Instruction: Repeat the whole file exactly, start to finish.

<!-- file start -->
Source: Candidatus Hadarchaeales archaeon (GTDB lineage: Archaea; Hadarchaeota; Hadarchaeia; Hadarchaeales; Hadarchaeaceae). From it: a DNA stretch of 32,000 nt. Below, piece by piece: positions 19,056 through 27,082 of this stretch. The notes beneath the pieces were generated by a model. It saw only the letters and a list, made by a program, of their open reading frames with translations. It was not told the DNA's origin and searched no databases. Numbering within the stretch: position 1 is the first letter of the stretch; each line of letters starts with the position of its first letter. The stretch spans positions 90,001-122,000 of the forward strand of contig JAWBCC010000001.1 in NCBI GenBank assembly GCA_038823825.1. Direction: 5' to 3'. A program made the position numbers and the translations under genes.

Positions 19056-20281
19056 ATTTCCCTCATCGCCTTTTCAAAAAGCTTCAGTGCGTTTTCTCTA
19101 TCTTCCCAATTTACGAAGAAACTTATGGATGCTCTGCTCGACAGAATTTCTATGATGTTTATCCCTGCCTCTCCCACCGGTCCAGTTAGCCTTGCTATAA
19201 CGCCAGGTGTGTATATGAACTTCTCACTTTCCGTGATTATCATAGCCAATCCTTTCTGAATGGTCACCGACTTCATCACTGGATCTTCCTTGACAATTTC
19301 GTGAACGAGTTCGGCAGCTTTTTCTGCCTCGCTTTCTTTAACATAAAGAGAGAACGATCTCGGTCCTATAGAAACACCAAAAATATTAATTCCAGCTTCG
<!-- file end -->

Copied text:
Source: Candidatus Hadarchaeales archaeon (GTDB lineage: Archaea; Hadarchaeota; Hadarchaeia; Hadarchaeales; Hadarchaeaceae). From it: a DNA stretch of 32,000 nt. Below, piece by piece: positions 19,056 through 27,082 of this stretch. The notes beneath the pieces were generated by a model. It saw only the letters and a list, made by a program, of their open reading frames with translations. It was not told the DNA's origin and searched no databases. Numbering within the stretch: position 1 is the first letter of the stretch; each line of letters starts with the position of its first letter. The stretch spans positions 90,001-122,000 of the forward strand of contig JAWBCC010000001.1 in NCBI GenBank assembly GCA_038823825.1. Direction: 5' to 3'. A program made the position numbers and the translations under genes.

Positions 19056-20281
19056 ATTTCCCTCATCGCCTTTTCAAAAAGCTTCAGTGCGTTTTCTCTA
19101 TCTTCCCAATTTACGAAGAAACTTATGGATGCTCTGCTCGACAGAATTTCTATGATGTTTATCCCTGCCTCTCCCACCGGTCCAGTTAGCCTTGCTATAA
19201 CGCCAGGTGTGTATATGAACTTCTCACTTTCCGTGATTATCATAGCCAATCCTTTCTGAATGGTCACCGACTTCATCACTGGATCTTCCTTGACAATTTC
19301 GTGAACGAGTTCGGCAGCTTTTTCTGCCTCGCTTTCTTTAACATAAAGAGAGAACGATCTCGGTCCTATAGAAACACCAAAAATATTAATTCCAGCTTCG